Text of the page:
Music, maintenance on summer plans for parks

By JAMES MITCHELL
Sunday Times Newspapers

LINCOLN PARK — City officials are hoping for sweet music in one local park this summer, along with renewed efforts to restore other recreational areas that have fallen into disrepair.

Mayor Patricia Diaz Krause said that, along with complaints about blight and neglected neighborhoods, among the most common complaints she’s heard since taking office last year have been about the condition of the city’s parks.

“I’m tired of hearing residents say they want to use the parks but can’t because things are broken,” Diaz Krause said. Most — but not all — of the city’s open spaces are in need of both clean-up efforts and maintenance. Broken bottles, equipment that no longer works and unusable tennis courts have turned open-air opportunities into little more than eyesores, Diaz Krause said.

“I get complaints and emails constantly,” Diaz Krause said. “One of the reasons people decide to live in a particular city is the recreation facilities.”

There are, however, bright spots among the blight. A community group of volunteers last week painted the band shell in Memorial Park and weeded the grounds, in part to prepare for the Wednesday, June 27 kickoff of the summer concert series there.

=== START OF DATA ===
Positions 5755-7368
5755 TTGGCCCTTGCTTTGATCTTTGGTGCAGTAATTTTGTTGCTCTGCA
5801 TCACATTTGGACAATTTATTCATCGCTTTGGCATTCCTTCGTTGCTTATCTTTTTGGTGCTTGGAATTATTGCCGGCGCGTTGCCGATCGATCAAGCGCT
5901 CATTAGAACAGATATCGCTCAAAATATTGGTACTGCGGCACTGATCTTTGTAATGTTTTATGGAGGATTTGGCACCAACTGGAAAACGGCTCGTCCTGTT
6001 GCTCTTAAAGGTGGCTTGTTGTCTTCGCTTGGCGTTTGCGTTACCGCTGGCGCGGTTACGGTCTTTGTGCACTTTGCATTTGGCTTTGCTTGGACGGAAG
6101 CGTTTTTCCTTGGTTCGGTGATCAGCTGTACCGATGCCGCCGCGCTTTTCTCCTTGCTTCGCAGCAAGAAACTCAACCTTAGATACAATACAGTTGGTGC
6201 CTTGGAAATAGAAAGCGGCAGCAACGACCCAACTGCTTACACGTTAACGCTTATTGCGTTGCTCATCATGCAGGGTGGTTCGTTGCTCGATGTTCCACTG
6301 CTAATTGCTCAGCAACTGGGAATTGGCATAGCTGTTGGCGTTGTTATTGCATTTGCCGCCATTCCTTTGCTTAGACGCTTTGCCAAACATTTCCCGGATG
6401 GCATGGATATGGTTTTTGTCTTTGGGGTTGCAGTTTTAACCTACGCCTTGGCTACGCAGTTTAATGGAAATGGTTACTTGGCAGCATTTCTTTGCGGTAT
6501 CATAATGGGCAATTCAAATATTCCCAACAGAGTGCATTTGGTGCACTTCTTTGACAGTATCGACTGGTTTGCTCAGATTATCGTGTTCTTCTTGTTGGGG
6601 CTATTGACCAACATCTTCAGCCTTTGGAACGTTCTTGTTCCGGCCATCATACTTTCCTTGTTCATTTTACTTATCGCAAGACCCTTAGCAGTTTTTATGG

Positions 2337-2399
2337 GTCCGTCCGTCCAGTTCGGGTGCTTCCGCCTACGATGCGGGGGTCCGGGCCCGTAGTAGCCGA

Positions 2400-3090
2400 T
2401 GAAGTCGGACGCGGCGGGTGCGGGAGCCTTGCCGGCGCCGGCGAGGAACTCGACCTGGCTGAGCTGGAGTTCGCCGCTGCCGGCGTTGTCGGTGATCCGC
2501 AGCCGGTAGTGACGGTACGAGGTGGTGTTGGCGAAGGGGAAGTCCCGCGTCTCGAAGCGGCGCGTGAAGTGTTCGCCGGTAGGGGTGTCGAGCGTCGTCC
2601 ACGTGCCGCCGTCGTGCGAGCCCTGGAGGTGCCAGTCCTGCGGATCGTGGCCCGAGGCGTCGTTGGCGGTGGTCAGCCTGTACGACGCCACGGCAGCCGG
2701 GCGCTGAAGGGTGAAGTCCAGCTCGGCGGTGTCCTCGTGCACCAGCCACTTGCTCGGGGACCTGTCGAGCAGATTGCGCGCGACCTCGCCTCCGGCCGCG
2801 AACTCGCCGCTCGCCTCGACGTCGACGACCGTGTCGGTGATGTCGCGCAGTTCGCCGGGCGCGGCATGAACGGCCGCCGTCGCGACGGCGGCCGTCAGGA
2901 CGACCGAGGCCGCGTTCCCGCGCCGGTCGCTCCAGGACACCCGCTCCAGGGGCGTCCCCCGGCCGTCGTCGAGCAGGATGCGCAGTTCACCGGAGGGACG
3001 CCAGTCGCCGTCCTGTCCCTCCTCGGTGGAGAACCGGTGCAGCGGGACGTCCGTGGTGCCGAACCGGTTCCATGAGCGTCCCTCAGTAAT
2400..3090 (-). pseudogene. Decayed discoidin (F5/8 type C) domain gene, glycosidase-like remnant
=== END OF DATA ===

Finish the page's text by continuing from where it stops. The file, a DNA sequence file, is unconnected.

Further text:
Diaz Krause said that this year’s lineup of entertainment will begin with a rather high-profile act, WDIV Channel 4 news anchor Devin Scillian, whose country music background includes two CDs worth of songs.

“I saw him perform somewhere last year,” Diaz Krause said. “I thought he was good, the band was really good so when I took office I called and they said yes.”

Scillian, a children’s author and musician in addition to his evening anchoring duties, will perform with his band the Arizona Son beginning at 7:30 p.m., sponsored by Grand Sakwa Properties and McKenna Associates.

The summer concert series at Memorial Park on London Avenue continues the next evening, June 28, and will be held each Thursday beginning at 7:30 p.m., offering free music ranging from big band and Americana sounds to country and classic rock. Visitors are asked to bring a blanket or lawn chair as no seating is available.

The concert series, Diaz Krause said, is a bright light on the city’s park picture, one that needs some extra effort and assistance. A study session is scheduled for 6:30 p.m. tomorrow at city hall to review park operations with an emphasis on restoration before seeking program ideas.

“We have some parks that have safety issues,” Diaz Krause said. “Maintenance of the parks has not been an ongoing thing over the years and it’s very apparent when you look at them. We need an ongoing maintenance program.”

Diaz Krause said that Lincoln Park, as with most Downriver communities, has suffered tighter budgets in recent years that left park and recreation programs vulnerable to reduction or elimination.

“I understand the money issue,” Diaz Krause said. “I just think a lot of these things could be addressed.”

Diaz Krause said that the issue is not new, and that previous administrations have considered the problem.

“Every now and again someone goes around and does an analysis and tells us the same thing,” Diaz Krause said. “We don’t need another analysis: We need to know what we are going to do about it.”

(James Mitchell can be reached at jmitchell@bewickpublications.com.)